Utility And Production: Theory And Applications by Pablo Coto-millUtility And Production: Theory And Applications by Pablo Coto-mill

Utility And Production: Theory And Applications

byPablo Coto-mill

Paperback | December 16, 2002

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This book is different from the first edition. There are three entirely new chapters: 2,6 and 9. I have also included new sections in chapters 1,4 and 8. Moreover, the remaining chapters, 3, 5 and 7, have been revised and updated. In chapters 2 and 6 I felt it was necessary to include the main alternative theories ofconsumer and company behaviour along with the neo-classical models. The book contains four chapters oftheory - 1, 2, 5 and 6 - and four chapters with theoretical and empirical applications - 3, 4, 7 and 8. Finally, chapter nine looks at choices made under conditions ofuncertainty. September 2002 P. Coto-Millan Preface to the First Edition Grateful acknowledgment is made to CICYT (Comision Interministerial de Ciencia y Tecnologia), National Plan R+D, Projects N-TXT96-2467 and N­ TXT98-1453 for its fmancial support. This text presents the economic theories on Utility and Production. In addition, such theories are used to explain the real problems of consumers and fIrms and several studies carried out by the author are displayed. Some collaboration by other professors of Economics is mentioned in the corresponding footnotes. The responsibility for errors and omissions, however, rests entirely upon the author. In chapters 1 and 4 of the book I try to present the theory of Utility and Production. Chapter 3 presents new functional forms and two empirical applications, on demand functions and systems. In chapters 2 and 5, the main theorems and properties presented in chapters 1 and 4 are applied.
Title:Utility And Production: Theory And ApplicationsFormat:PaperbackDimensions:204 pages, 23.5 × 15.5 × 0.02 inPublished:December 16, 2002Publisher:Springer-Verlag/Sci-Tech/TradeLanguage:English

The following ISBNs are associated with this title:

ISBN - 10:3790814237

ISBN - 13:9783790814231

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Table of Contents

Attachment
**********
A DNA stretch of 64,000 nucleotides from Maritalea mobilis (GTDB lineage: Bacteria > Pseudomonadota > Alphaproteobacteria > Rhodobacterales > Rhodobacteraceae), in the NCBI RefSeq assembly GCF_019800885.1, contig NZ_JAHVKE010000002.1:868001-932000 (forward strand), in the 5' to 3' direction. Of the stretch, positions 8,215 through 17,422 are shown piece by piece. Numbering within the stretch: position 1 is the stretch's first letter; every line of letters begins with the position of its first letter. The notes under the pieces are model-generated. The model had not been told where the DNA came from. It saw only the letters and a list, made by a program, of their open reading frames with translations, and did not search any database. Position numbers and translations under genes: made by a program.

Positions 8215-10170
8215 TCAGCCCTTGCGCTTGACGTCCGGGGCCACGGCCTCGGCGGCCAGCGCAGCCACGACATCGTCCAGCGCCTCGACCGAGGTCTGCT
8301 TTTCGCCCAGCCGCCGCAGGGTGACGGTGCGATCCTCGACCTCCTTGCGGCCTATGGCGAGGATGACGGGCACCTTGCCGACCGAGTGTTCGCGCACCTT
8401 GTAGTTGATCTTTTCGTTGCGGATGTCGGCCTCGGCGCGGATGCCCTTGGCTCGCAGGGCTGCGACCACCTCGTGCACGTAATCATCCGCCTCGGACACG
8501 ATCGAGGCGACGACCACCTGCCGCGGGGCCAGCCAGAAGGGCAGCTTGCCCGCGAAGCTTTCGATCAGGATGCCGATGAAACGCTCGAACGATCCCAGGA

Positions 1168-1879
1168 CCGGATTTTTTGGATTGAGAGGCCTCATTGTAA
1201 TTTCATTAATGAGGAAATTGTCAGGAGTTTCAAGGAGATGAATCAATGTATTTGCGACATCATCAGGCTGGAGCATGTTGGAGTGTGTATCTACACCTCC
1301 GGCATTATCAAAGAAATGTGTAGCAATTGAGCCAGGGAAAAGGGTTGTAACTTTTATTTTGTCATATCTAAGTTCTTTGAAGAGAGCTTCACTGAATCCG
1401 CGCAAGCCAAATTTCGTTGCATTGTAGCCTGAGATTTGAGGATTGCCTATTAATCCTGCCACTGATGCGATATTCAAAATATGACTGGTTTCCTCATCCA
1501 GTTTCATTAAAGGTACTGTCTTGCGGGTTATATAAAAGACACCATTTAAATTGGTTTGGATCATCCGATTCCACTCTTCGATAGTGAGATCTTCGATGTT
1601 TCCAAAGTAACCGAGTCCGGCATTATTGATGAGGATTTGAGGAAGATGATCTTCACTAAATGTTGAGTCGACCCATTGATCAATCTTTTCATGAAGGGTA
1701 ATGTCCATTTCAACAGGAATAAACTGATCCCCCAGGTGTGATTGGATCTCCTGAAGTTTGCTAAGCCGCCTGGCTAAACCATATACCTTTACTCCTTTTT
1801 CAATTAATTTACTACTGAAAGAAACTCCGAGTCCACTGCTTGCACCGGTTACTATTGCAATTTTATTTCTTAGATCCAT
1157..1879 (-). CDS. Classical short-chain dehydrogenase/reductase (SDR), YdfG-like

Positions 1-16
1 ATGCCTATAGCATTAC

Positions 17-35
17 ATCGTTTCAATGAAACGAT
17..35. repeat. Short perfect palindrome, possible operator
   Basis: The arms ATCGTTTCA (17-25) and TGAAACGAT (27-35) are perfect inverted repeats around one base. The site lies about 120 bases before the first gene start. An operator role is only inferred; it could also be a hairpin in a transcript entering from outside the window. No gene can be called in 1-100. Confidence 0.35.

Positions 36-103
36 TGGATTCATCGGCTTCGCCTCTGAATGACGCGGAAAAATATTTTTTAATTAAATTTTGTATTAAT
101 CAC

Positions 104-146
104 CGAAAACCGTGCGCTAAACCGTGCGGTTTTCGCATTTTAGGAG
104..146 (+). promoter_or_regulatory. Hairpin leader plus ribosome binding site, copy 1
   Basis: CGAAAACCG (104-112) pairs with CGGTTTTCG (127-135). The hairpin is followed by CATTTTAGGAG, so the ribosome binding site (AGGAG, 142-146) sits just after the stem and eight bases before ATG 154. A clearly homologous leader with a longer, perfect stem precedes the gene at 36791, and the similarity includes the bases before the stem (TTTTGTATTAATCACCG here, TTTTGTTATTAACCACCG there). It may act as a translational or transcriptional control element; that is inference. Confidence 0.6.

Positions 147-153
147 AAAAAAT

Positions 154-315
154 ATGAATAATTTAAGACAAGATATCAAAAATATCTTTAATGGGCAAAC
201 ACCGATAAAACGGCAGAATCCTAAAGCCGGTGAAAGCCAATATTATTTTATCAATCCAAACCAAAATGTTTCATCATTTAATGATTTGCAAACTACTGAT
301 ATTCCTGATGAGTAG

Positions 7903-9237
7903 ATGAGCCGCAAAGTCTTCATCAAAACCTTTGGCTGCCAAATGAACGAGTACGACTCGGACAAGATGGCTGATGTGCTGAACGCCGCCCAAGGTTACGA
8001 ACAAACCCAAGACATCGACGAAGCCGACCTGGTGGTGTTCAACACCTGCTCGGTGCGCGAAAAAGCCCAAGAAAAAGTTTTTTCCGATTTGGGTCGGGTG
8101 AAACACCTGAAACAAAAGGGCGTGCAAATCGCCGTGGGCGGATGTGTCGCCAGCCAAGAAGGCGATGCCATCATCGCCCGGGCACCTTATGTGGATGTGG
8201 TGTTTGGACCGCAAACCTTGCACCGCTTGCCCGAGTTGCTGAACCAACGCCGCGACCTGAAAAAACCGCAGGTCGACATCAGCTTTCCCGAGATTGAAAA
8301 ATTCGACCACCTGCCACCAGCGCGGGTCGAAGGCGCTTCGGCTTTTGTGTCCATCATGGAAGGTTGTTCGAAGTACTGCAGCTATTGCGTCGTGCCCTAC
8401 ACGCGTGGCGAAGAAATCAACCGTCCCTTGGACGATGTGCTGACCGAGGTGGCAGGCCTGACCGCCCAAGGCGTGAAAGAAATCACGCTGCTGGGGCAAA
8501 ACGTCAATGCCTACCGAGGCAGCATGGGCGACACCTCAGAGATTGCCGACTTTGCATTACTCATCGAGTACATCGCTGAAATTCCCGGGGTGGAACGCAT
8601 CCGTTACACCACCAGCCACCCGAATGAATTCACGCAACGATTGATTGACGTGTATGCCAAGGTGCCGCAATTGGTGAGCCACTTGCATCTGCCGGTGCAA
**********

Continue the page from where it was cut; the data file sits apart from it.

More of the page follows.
I: Utility and Consumer Demand Analysis.- 1 Theory of Utility and Consumer Behaviour: A Comprehensive Review of Concepts, Properties and the Most Significant Theorems.- 1.1 Theory of Utility.- 1.2 Preference, Choice and Indifference Concept and Utility Function Existence.- 1.3 Properties of the Utility Function.- 1.3.1 Additivity.- 1.3.2 Homogeneity.- 1.3.3 Homotheticity.- 1.3.4 Weak and Strong Separability.- 1.4 Basic Theory (Primal). Marshallian (or Walrasian) Demand Functions.- 1.4.1 Properties of the Marshallian (or Walrasian) Demand Functions.- 1.5 Consumer Equilibrium (Dual): Hicksian (or Compensated) Demand Functions.- 1.5.1 Properties of the Hicksian (or Compensated) Demand Functions.- 1.6 Indirect Utility Function.- 1.7 Expenditure Function.- 1.8 Restrictions of the Demand Systems.- 1.8.1 Engel Aggregation Condition.- 1.8.2 Cournot Aggregation Condition.- 1.8.3 Homogeneity Condition.- 1.8.4 Symmetry or Integrability Condition.- 1.8.5 Negativity Condition.- 1.9 Roy's Identity.- 1.10 Hotelling's Theorem (or Shephard's Lemma for Consumers).- 1.11 Relationships between the UMP and the EMP.- 1.12 The Slutsky Equation.- 1.13 Complementary and Substitutive Relationships.- Basic References.- References and Further Reading.- 2 Alternative Theories of Consumer Behaviour.- 2.1 Introduction.- 2.2 Discrete Choice Models.- 2.3 Time Allocation Models.- 2.3.1 Hicks Model.- 2.3.2 Yield-Leisure Model.- 2.3.3 Extended Yield-Leisure Model.- 2.3.4 Goods-Leisure Model with Time Allocation to Goods Consumption.- 2.3.4.1 Becker's Model.- 2.4 Train-McFadden Synthesis Model.- 2.5 Lancaster's Consumption Technology Model.- 2.6 Jara-Díaz Model.- 2.6.1 Jara-Díaz and Farah Model (1987).- 2.6.2 Jara-Díaz Model (1998).- 2.7 Models of Consumer Behaviour with Incomplete Information.- 2.8 Revealed Preference Theory.- References.- 3 Main Forms of Utility Functions.- 3.1 The Cobb-Douglas Utility Function.- 3.1.1 Properties.- 3.1.2 Marshallian or Ordinary Demands (Primal).- 3.1.3 The Indirect Utility Function.- 3.1.4 Hicksian or Compensated Demands (Dual).- 3.1.5 The Expenditure Function.- 3.1.6 Elasticities, Engel Curves and Expenditure Share Functions.- 3.2 The Utility Function of the Constant Elasticity of Substitution (CES).- 3.2.1 Marshallian Demands.- 3.2.2 The Indirect Utility Function.- 3.2.3 Hicksian Demands.- 3.2.4 The Expenditure Function.- 3.2.5 Application to the Particular CES Utility Function.- 3.2.5.1 The Indirect Utility Function.- 3.2.5.2 The Expenditure Function.- 3.2.5.3 Hicksian Demands.- 3.2.5.4 The Own, Cross and Income Elasticity of the CES Demand System.- 3.2.5.5 Restrictions of CES Demand Systems.- 3.3 The Quasi-linear Utility Functions.- 3.3.1 Marshallian Demands.- 3.3.2 The Indirect Utility Function.- 3.3.3 The Expenditure Function.- 3.3.4 Roy's Identity.- 3.3.5 Hotelling's Theorem: Hicksian Demand Functions.- 3.3.6 Application to the Particular Quasi-linear Utility Function.- 3.3.6.1 The Marshallian Demand.- 3.3.6.2 Restrictions of the Quasi-linear Demand System.- Recommended Reading.- 4 Study of the Econometric Applications: Demand Functions and Systems.- 4.1 Demand Functions.- 4.2 Application I for Demand Functions: Walrasian (or Marshallian) Demand Functions for Interurban Passenger Transport.- 4.2.1 Model.- 4.2.2 Data.- 4.2.3 Walrasian (or Marshallian) Demands for Interurban Passenger Transport: Air and Road Transport.- 4.2.3.1 Air Transport Demand.- 4.2.3.2 Road Transport Demand.- 4.2.4 Results of the Empirical Research.- 4.3 Complete Demand Systems.- 4.3.1 Linear Expenditure System (LES).- 4.3.2 Almost Ideal Demand System.- 4.3.3 Diewert Demand Model.- 4.3.4 Translog Demand Model.- 4.4 Application II for Demand Systems: Estimation of an Almost Ideal Demand System (AIDS): Particular Disaggregation for the Main Transport Services.- 4.4.1 Model: Almost Ideal Demand System.- 4.4.2 Data.- 4.4.3 Estimation of the Model.- 4.4.4 Conclusions.- Basic References.- References and Further Reading.- II: Production and Firm Supply Analysis.- 5 Theory of Production, Cost and Behaviour of the Firm: A Comprehensive Reformulation.- 5.1 Theory of the Firm.- 5.2 Production Possibility Set and Existence of Production Function.- 5.3 Properties of Production Function.- 5.3.1 Efficiency.- 5.3.2 Differentiability and Continuity.- 5.3.3 Strict Quasi-concavity.- 5.4 The Firm's Equilibrium: Classic Demand, Profit and Direct Supply Functions.- 5.4.1 Profit Maximisation.- 5.4.2 Properties of Input Classic Demand and Output Direct Supply Functions.- 5.4.2.1 Decreasing.- 5.4.2.2 Existence.- 5.4.2.3 Homogeneity.- 5.4.2.4 Symmetry.- 5.4.2.5 Negativity.- 5.4.2.6 Negative Semi-definite.- 5.4.3 Profit Function.- 5.4.4 Properties of the Profit Function: Hotelling's Theorem.- 5.4.4.1 Non-decreasing.- 5.4.4.2 Homogeneity.- 5.4.4.3 Convexity.- 5.4.4.4 Continuity.- 5.4.4.5 Hotelling's Theorem.- 5.5 The Firm's Equilibrium (Primal A).- 5.6 The Firm's Equilibrium (Primal B): Marshallian Demand and Indirect Supply Functions.- 5.6.1 Output Maximisation.- 5.6.2 Properties of the Input Marshallian Demand and Indirect Supply Functions.- 5.6.2.1 Decreasing.- 5.6.2.2 Existence.- 5.6.2.3 The Lagrange Coefficient P).- 5.6.2.4 Homogeneity.- 5.6.2.5 Negativity.- 5.6.2.6 Symmetry.- 5.6.2.7 Negative Semi-definite.- 5.6.2.8 Roy's Identity.- 5.7 The Firm's Equilibrium: Input Classic Demand and Output Direct Supply Functions.- 5.7.1 Loss Minimisation.- 5.7.2 Properties of Input Classic Demand and Output Direct Supply Functions.- 5.7.3 Loss and Input Classic Demand Functions: Hotelling's Theorem.- 5.8 The Firm's Equilibrium (Dual A).- 5.9 The Firm's Equilibrium (Dual B): Input Conditioned Demand and Cost Functions.- 5.9.1 Cost Minimisation.- 5.9.2 Properties of the Input Conditioned Demand.- 5.9.2.1 Non-decreasing.- 5.9.2.2 Existence.- 5.9.2.3 Homogeneity.- 5.9.2.4 The Lagrange Coefficient (µ).- 5.9.2.5 Negativity.- 5.9.2.6 Symmetry.- 5.9.2.7 Negative Semi-definite.- 5.9.3 Properties of Cost Function: Shephard's Lemma.- 5.9.3.1 Increase.- 5.9.3.2 Homogeneity.- 5.9.3.3 Concavity.- 5.9.3.4 Continuity.- 5.9.3.5 Shephard's Lemma.- 5.10 Diagrammatic Representation of the Main Relationships.- 5.11 Joint Production.- 5.11.1 Income Maximisation.- 5.11.2 Input Minimisation.- 5.12 Short-Run.- 5.12.1 Short-Run and Single Production.- 5.12.2 Short-Run and Joint Production.- 5.13 Reflections on the Main Relationships Designed.- 5.14 The Elasticity of Substitution.- Basic References.- References and Further Reading.- 6 Alternative Theories on Companies.- 6.1 Baumol's Sales Income Maximisation Model.- 6.2 Marri's Production Volume Maximisation Model.- 6.3 Cooperative Company Model.- 6.4 Behavioural Models of the Company.- 6.5 Company Models Based on Transaction Cost Economy.- References.- 7 Main Forms of Production and Cost Functions.- 7.1 The Cobb-Douglas Production Function.- 7.1.1 Characterisation.- 7.1.2 The Marginal Rate of Technical Substitution (MRTS).- 7.1.3 The Elasticity of Substitution.- 7.1.4 Returns to Scale.- 7.1.5 The Profit Function and Input Demand Functions.- 7.1.6 Hotelling's Theorem.- 7.1.7 The Cost Function and Input Conditioned Demand Functions.- 7.1.8 Shephard's Lemma.- 7.1.9 LRAC and LRMC Curves.- 7.1.10 Applying the Duality.- 7.2 The CES Production Function.- 7.2.1 The Marginal Rate of Technical Substitution (MRTS).- 7.2.2 Returns to Scale.- 7.2.3 The Elasticity of Substitution.- 7.2.4 The Output Supply Function and Input Demand Functions.- 7.2.5 The Cost Function and Input Conditioned Demand Functions.- 7.2.6 The LRAC and LRMC.- 7.2.7 Applying the Duality.- Recommended Reading.- 8 Study on Econometric Applications: Production and Cost Functions.- 8.1 Production Functions.- 8.2 Application III for Production Functions: Analysis of the Returns to Scale, Elasticities of Substitution and Behaviour of Shipping Production.- 8.2.1 The Model.- 8.2.2 Data.- 8.2.3 Empirical Results.- 8.3 Cost Function.- 8.4 Other Empirical Functions.- 8.5 Application IV for Cost Functions: Elasticities of Substitution and Behaviour of Shipping Costs.- 8.5.1 Model.- 8.5.2 Data.- 8.5.3 Empirical Results.- 8.5.4 Summary and Conclusions.- Basic References.- References and Further Reading.- III: Uncertainty.- 9 Utility, Production and Uncertainty.- 9.1 Introduction.- 9.2 First Stage in the Development of Utility Theory Under Conditions of Uncertainty: the Principle of Expected Value.- 9.3 Second Stage in the Development of Utility Theory Under Conditions of Uncertainty: the Principle of Expected Utility.- 9.4 Third Stage in the Development of Utility Theory Under Conditions of Uncertainty: Von Neumann-Morgenstern Utility Function.- 9.5 Individuals' Attitudes to Risk.- 9.6 Production and Uncertainty.- 9.7 Critiques of the Theory of Expected Utility and the Theory of Limited Rationality.- 9.7.1 Violation of the Axiom of Independence.- 9.7.2 Violation of the Transitivity Axiom.- References.